The yield curve played a prominent role in our recent Market Outlook. Let’s take a closer look at potential implications.
The yield curve is notorious as the single best predictor of recessions. The last several recessions were all preceded by yield curve inversions and all yield curve inversions were followed by recessions. For our purposes as investors, however, any connection with NBER declarations, employment rates, inflation rates, is of secondary interest at best. We care about recessions in the financial markets. They are typically characterized by declining stock prices and rising bond prices.
A couple disclaimers are in order. First, there is no one “yield curve” aside from the whole continuous range from zero to thirty years maturity. Analysts typically consider selected pairs of points on the curve. This means that “the curve” might be said to be inverted by one criterion and not by another. For this reason you’ll see differing inversion statistics from one analysis to the next. Here we’ll specifically look at the one and ten year yields. Second, for this post we’re focusing on just the period since the beginning of the millennium. We’re giving up a bit of the big picture to facilitate a more detailed closeup of recent history.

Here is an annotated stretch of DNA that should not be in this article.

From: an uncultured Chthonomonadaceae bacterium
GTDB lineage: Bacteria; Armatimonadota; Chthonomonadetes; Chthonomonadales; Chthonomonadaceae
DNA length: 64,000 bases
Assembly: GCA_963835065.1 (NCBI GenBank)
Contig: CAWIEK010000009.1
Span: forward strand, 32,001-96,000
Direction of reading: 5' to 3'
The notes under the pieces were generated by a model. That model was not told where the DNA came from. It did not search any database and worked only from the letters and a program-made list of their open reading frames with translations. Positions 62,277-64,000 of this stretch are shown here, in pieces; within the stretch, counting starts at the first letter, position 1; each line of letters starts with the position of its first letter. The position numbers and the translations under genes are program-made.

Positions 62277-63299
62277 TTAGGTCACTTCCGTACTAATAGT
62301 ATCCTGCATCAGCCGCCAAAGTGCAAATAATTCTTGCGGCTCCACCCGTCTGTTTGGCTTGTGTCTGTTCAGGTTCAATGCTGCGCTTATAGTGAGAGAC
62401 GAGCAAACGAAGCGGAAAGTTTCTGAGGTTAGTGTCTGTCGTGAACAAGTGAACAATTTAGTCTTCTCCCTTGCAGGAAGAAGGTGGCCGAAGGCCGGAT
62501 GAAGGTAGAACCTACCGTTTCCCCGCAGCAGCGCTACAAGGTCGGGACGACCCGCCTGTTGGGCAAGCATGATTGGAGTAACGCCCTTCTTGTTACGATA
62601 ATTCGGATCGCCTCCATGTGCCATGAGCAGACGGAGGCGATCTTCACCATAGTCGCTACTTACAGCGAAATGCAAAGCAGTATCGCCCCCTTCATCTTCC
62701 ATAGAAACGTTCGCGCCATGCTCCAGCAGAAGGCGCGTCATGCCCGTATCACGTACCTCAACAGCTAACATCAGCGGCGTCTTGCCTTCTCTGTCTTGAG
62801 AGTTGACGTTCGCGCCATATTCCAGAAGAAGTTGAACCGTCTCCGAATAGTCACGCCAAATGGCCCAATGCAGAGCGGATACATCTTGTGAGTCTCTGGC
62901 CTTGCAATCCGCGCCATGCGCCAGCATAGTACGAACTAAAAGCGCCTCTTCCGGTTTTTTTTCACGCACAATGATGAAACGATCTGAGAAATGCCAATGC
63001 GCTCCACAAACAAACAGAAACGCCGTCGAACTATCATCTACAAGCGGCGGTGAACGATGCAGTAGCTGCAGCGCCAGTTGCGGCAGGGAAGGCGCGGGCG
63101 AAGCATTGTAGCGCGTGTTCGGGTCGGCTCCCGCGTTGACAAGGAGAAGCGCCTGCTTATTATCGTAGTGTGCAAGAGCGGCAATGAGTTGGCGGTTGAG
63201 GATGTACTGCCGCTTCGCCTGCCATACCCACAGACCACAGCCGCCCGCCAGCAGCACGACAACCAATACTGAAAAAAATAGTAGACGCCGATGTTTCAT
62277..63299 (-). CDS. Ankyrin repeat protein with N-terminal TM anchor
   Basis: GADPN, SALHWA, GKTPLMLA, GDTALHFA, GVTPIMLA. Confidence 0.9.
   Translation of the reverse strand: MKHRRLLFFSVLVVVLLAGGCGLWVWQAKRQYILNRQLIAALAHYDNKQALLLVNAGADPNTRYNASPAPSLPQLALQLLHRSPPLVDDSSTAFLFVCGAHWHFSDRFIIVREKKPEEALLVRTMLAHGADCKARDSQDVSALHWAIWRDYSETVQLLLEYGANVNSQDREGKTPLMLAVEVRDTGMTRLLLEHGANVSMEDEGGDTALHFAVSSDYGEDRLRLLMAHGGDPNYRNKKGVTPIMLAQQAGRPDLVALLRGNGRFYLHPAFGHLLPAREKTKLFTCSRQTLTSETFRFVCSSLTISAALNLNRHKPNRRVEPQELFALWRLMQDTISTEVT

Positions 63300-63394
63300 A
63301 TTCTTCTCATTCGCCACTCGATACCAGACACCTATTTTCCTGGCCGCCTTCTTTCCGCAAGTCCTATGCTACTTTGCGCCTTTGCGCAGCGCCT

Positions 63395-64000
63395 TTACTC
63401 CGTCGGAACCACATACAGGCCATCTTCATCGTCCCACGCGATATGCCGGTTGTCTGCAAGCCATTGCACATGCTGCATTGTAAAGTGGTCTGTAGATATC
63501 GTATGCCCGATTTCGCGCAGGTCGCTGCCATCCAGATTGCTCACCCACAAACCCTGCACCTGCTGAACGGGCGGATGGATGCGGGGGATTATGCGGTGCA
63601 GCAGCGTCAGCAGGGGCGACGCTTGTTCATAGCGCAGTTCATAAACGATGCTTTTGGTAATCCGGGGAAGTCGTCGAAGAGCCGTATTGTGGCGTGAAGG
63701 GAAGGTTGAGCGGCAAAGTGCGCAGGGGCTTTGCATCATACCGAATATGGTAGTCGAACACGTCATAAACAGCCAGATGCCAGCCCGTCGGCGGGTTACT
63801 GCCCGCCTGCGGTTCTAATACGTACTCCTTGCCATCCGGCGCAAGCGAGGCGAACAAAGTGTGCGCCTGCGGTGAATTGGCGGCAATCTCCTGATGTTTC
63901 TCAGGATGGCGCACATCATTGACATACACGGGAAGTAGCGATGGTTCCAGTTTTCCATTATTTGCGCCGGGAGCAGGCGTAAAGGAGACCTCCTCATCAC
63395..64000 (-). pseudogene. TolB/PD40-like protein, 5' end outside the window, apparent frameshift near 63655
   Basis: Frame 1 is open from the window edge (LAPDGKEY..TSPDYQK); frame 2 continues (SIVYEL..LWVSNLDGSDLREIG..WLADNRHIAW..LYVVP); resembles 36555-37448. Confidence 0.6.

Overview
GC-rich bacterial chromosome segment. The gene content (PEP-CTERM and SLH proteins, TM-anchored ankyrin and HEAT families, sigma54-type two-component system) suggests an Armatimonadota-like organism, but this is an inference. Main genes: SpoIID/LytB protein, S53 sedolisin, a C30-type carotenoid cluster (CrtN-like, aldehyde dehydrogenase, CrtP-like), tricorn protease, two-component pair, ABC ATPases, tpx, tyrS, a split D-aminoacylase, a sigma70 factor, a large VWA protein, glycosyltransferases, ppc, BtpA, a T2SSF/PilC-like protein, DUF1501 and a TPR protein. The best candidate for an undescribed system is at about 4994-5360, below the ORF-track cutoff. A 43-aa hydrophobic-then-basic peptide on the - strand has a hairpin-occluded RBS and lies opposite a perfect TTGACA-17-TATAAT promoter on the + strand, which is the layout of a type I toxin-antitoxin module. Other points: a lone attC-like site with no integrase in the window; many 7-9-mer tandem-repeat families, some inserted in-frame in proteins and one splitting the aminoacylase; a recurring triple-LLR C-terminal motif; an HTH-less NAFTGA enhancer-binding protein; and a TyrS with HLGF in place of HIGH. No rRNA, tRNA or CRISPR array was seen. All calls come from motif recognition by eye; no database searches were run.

This period captures four significant inversions. The blue line is the one year yield and the red the ten year. On this chart the pair is “inverted” when the red is below the blue.
The first inversion of the millennium came shortly after it begun. The ten year yield fell below the one year in March 2000. It briefly bobbed above over the next few months, but generally remained below until the beginning of January 2001. The ten year year yield zigzagged its way down from the beginning of 2000 until mid-June of 2003. In short, Treasuries had a three and a half year bull market. Stocks lost nearly half their dollar value in the two and a half year period from March 2000 to October 2002.
The third inversion occurred in 2019. The 10-1 again bobbed and weaved, but spent much of the year in negative territory. This was followed by a deflationary crash in March 2020. Stocks plunged while treasuries soared. The yield curve had fully uninverted by then though, having been virtually forgotten in the financial media. The coronavirus panic reinforced this amnesia, but the record of the yield curve inversion remained unblemished. Once again a yield curve inversion foretold a recession.
I saved the second for closer examination. The ten year fell below the one year at the beginning of 2006. After briefly coming to the surface in April and May, it again submerged until mid-2007. The curve then uninverted. In September of 2007, the Fed began to cut the Fed funds rate. The next month, in October, stock prices peaked. They then went on to decline by over half by March 2009. The bear market in stocks was matched by a bull market in Treasuries through late 2008, as indicated by the declining ten year yield.